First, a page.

STINNETT’S CASE: THE LIETWILER LETTER
The prime champion of JN-25 revisionism is the eminent Robert B. Stinnett, who explains his case in the afterword to the second edition of Day of Deceit, too late a discovery to make it to the first cut in 1999. The main text covering this is a remarkably slim two-and-a-half pages with scant detail, considering the truly massive implications if it were true. In May 2000 he claims to have received over 4,000 never-before-seen documents that revealed to him the “unambiguous truth” that “by mid-November 1941, as Japanese naval forces headed for Hawaii, America’s radio cryptographers had solved the principal Japanese naval codes” [1] Station CAST on Corregidor in the Philippines were the geniuses he credits with the feat. They pierced the "5-num code" as he calls it, by no later than November 16, when CAST’s commanding officer, Lieutenant John M. Lietwiler, wrote to a colleague in Washington:
“we are reading enough current traffic (messages) to keep two translators very busy.” [2]

After spending so much time in the quote mine, that's not much of a nugget to haul back. But thanks to Lietwiler’s historic “admission,” Stinnett can say with no hyperbole “the major secrets of Pearl Harbor are at last out in the open.”

The next few pages highlight some of the new finds, and elaborates on the letter that “notifies naval headquarters” about CAST’s hinted-at breakthrough. “Lietwiler bragged that his crypto yeoman, Albert E. Myers, Jr., had initiated a new technique that allowed the cryppies to “walk right across” the Japanese messages.” A further explanatory note attached to this explains Myers and another guy named Hess were transferred to CAST in September 1941 and brought a new machine, the Jeep IV “for recovering the 5 NUM code.” This wondrous device “enabled the cryppies to recover current (July to December 4, 1941) additives and subtractors for the 5-Num code.” [3]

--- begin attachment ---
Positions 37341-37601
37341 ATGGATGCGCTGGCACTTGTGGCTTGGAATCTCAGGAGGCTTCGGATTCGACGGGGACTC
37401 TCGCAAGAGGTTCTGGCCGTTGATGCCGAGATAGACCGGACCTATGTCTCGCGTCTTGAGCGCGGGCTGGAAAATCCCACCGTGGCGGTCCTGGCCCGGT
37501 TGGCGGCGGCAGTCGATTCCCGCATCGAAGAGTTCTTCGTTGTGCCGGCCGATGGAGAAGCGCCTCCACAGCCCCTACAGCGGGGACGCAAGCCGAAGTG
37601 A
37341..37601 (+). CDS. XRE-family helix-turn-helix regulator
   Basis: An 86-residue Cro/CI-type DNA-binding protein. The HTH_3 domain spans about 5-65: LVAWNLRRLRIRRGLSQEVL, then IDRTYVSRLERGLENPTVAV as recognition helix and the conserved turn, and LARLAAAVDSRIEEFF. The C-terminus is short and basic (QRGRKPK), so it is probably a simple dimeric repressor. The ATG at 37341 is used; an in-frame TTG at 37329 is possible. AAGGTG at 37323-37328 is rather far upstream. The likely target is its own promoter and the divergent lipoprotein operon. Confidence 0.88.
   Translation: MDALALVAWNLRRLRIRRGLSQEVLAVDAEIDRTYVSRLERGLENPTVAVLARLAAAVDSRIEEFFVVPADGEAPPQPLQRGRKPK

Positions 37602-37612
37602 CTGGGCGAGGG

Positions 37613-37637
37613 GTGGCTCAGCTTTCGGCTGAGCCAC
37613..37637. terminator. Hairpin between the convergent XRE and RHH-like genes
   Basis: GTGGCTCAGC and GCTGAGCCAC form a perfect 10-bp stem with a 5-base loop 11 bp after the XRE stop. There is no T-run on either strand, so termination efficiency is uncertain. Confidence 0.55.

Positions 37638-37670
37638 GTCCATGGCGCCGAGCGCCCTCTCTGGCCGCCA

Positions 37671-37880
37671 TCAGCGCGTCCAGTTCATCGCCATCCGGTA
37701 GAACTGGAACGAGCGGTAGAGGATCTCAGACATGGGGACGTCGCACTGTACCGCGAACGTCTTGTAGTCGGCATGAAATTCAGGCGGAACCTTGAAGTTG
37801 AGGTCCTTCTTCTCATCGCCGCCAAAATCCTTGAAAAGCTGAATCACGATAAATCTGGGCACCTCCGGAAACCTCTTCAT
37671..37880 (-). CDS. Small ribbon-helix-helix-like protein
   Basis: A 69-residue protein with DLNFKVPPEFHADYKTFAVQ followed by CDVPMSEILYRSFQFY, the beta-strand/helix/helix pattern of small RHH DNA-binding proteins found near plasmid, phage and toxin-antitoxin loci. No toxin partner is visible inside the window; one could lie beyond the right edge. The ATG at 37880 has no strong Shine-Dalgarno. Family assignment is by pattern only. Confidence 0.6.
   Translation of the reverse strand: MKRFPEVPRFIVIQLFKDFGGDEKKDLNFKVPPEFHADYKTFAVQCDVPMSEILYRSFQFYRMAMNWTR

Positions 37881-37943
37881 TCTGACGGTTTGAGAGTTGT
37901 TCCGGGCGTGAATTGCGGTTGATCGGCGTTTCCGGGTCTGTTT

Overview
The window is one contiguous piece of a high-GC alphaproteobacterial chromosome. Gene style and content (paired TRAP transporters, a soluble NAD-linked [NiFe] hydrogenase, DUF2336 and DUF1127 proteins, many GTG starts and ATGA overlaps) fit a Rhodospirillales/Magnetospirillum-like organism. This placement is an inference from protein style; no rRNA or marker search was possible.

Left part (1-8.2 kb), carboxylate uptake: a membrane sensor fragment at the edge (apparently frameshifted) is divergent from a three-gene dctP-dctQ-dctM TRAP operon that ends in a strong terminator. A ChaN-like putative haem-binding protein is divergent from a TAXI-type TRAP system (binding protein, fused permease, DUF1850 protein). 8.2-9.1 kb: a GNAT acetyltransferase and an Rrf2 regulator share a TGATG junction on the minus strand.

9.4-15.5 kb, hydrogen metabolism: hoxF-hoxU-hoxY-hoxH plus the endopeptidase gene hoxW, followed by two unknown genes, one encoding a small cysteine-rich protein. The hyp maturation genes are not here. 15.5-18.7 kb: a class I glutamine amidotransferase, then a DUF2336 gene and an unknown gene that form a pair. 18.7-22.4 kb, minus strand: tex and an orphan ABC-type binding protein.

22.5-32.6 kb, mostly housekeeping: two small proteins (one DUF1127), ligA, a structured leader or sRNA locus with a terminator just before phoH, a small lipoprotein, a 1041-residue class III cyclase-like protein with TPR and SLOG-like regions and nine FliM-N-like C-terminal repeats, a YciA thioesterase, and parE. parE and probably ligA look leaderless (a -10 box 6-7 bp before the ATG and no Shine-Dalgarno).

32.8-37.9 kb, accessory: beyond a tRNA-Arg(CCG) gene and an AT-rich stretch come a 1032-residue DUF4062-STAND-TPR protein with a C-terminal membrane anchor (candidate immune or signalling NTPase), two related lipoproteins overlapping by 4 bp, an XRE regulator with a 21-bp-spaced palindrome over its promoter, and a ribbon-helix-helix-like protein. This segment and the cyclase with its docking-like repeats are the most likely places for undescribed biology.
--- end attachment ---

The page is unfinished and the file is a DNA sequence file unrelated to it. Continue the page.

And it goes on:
David Kahn, author of The Codebreakers panned Stinnett's interpretation; he decided the letter "expresses discontent," not joy, over the Jeep IV, and "whatever Lietwiler is discussing, it is clearly not the Imperial Japanese Navy's main, currently used naval cryptosystem, JN 25 B." [4] He offers a fuller excerpt of the letter (parts not shown by Stinnett bolded):